Orbital Welding of Super Duplex Header
Orbital Welding of Super Duplex Header
The completed EMBLA project test header shown at Cameron’s facility in Scotland. Twenty-two orbital butt welds were required to complete the manifold and two small connections were done by hand.
Cameron Forged Products Division of Cooper (Great Britain) Ltd, of Livingston (West Lothian, near Edinburgh, Scotland) has recently acquired a state-of-the-art orbital pipe welding system consisting of a power supply and two full-function orbital welding heads manufactured by Arc Machines, Inc. of Pacoima (California, U.S.A.). As a first project for this new venture, they undertook the fabrication of a specially forged super duplex test manifold for Phillips Petroleum to be used for a high-pressure application on an offshore platform in an oil field of the Norwegian sector of the North Sea.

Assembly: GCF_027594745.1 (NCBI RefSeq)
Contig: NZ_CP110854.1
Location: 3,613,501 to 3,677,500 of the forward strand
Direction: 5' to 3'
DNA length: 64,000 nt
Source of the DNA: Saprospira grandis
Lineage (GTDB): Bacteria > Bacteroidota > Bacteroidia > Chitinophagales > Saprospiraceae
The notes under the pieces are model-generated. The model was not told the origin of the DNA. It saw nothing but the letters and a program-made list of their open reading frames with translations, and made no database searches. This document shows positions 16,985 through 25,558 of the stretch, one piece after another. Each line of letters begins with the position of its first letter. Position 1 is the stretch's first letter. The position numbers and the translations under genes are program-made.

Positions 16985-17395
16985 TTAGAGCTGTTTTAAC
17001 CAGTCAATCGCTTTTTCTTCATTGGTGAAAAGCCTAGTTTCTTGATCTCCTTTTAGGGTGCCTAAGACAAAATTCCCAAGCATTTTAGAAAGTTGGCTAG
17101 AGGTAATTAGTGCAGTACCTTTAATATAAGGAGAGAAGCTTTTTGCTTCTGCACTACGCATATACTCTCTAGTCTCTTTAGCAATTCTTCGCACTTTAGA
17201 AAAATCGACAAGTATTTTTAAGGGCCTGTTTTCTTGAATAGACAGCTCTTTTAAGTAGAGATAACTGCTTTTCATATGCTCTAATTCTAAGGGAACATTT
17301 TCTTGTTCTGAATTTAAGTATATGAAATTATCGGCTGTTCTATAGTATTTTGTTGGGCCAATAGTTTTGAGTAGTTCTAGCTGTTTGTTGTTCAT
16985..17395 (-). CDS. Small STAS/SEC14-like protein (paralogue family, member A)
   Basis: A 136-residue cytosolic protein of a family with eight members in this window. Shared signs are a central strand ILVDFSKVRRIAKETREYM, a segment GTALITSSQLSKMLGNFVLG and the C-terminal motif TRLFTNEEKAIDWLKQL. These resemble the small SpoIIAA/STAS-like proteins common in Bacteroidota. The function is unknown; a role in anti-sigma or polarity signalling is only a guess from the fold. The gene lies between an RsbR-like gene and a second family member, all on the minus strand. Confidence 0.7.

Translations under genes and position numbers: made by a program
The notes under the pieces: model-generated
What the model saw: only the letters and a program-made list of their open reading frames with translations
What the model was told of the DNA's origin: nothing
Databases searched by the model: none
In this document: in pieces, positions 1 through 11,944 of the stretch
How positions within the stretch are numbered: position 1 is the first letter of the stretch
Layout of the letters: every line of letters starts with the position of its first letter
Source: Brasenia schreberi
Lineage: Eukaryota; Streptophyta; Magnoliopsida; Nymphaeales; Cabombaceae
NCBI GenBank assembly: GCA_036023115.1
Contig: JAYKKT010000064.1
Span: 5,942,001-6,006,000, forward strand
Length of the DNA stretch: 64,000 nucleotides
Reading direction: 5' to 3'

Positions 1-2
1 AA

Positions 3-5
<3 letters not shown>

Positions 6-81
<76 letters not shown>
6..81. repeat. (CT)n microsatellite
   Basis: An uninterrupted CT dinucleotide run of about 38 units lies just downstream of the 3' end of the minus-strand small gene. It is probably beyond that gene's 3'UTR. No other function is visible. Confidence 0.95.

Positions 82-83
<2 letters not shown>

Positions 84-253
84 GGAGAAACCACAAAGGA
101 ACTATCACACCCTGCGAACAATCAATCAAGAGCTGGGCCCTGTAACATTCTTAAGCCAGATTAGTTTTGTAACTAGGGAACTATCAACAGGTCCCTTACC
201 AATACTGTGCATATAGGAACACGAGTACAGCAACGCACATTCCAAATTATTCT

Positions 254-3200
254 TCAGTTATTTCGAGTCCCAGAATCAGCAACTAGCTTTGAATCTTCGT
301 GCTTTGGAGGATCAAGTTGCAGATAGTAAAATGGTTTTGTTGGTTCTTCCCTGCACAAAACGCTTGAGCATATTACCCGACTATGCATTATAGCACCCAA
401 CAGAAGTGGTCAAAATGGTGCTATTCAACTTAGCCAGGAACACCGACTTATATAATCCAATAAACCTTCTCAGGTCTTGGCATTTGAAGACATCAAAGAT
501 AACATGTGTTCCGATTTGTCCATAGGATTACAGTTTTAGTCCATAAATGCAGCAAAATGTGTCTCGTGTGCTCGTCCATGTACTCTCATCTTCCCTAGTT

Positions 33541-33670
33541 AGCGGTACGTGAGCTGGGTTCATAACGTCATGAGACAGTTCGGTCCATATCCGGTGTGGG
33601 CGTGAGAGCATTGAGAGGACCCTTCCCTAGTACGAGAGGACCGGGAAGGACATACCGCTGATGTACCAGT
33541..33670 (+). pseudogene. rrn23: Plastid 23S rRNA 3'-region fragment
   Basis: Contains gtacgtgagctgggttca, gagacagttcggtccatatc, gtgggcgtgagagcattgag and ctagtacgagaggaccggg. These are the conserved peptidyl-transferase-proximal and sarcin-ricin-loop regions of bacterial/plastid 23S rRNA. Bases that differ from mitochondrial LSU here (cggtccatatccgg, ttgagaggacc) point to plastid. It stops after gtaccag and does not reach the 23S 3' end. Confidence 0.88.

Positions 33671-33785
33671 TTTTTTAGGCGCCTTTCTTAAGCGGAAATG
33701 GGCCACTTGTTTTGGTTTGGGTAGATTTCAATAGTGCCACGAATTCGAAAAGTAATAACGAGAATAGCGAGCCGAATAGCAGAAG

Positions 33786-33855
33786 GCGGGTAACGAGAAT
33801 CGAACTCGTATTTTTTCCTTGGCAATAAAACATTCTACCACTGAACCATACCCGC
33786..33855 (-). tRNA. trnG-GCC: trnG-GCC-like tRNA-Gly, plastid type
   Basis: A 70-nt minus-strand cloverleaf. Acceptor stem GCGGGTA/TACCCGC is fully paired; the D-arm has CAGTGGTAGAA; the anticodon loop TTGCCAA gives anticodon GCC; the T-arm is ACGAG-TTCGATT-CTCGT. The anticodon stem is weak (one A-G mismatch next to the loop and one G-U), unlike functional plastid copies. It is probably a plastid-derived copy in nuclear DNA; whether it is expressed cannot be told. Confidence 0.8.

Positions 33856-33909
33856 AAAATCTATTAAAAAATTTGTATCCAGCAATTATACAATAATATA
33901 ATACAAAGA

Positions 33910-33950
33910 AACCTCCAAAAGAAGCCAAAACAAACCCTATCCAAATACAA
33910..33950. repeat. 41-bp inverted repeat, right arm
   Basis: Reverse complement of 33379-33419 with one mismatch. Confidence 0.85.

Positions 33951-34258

TEST MANIFOLD. The oil/gas output from the oil well is diverted through one of two manifolds. The test manifold tests the flow directly from the well and thus receives the full unregulated pressure, whereas flow to the larger-diameter production manifold has a throttle to regulate the flow through the valve and is not subjected to the same high pressure. The test manifold has a relatively small diameter (8" or 203.2mm) and is designed to have a heavy wall thickness (31mm) in order to withstand the extreme pressures. The product flowing through the test manifold, the high operating temperatures and pressure, in addition to the seawater and moist salt air in the operating environment provide an exceptionally severe service environment. Because of the harshness of this type of environment, there is an increasing demand for the use of more corrosion-resistant materials in offshore applications.